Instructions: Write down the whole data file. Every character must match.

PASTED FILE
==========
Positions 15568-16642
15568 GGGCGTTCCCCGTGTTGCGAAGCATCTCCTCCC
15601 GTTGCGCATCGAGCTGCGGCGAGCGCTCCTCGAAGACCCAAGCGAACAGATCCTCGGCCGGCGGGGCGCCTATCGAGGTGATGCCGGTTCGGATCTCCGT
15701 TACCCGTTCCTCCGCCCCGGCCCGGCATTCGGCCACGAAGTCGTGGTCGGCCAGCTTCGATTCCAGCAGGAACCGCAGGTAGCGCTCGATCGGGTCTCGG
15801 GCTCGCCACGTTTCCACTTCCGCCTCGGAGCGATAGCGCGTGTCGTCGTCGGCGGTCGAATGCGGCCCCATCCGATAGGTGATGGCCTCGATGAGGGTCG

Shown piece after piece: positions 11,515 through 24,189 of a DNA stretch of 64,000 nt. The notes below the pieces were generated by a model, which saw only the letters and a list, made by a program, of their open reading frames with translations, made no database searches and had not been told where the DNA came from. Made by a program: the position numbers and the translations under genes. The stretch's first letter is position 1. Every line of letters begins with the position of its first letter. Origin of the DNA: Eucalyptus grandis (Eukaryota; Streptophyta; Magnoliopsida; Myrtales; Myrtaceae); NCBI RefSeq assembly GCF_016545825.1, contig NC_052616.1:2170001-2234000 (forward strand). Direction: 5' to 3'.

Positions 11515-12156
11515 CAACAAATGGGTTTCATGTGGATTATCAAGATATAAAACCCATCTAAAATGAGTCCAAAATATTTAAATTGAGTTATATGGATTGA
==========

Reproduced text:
Positions 15568-16642
15568 GGGCGTTCCCCGTGTTGCGAAGCATCTCCTCCC
15601 GTTGCGCATCGAGCTGCGGCGAGCGCTCCTCGAAGACCCAAGCGAACAGATCCTCGGCCGGCGGGGCGCCTATCGAGGTGATGCCGGTTCGGATCTCCGT
15701 TACCCGTTCCTCCGCCCCGGCCCGGCATTCGGCCACGAAGTCGTGGTCGGCCAGCTTCGATTCCAGCAGGAACCGCAGGTAGCGCTCGATCGGGTCTCGG
15801 GCTCGCCACGTTTCCACTTCCGCCTCGGAGCGATAGCGCGTGTCGTCGTCGGCGGTCGAATGCGGCCCCATCCGATAGGTGATGGCCTCGATGAGGGTCG

Shown piece after piece: positions 11,515 through 24,189 of a DNA stretch of 64,000 nt. The notes below the pieces were generated by a model, which saw only the letters and a list, made by a program, of their open reading frames with translations, made no database searches and had not been told where the DNA came from. Made by a program: the position numbers and the translations under genes. The stretch's first letter is position 1. Every line of letters begins with the position of its first letter. Origin of the DNA: Eucalyptus grandis (Eukaryota; Streptophyta; Magnoliopsida; Myrtales; Myrtaceae); NCBI RefSeq assembly GCF_016545825.1, contig NC_052616.1:2170001-2234000 (forward strand). Direction: 5' to 3'.

Positions 11515-12156
11515 CAACAAATGGGTTTCATGTGGATTATCAAGATATAAAACCCATCTAAAATGAGTCCAAAATATTTAAATTGAGTTATATGGATTGA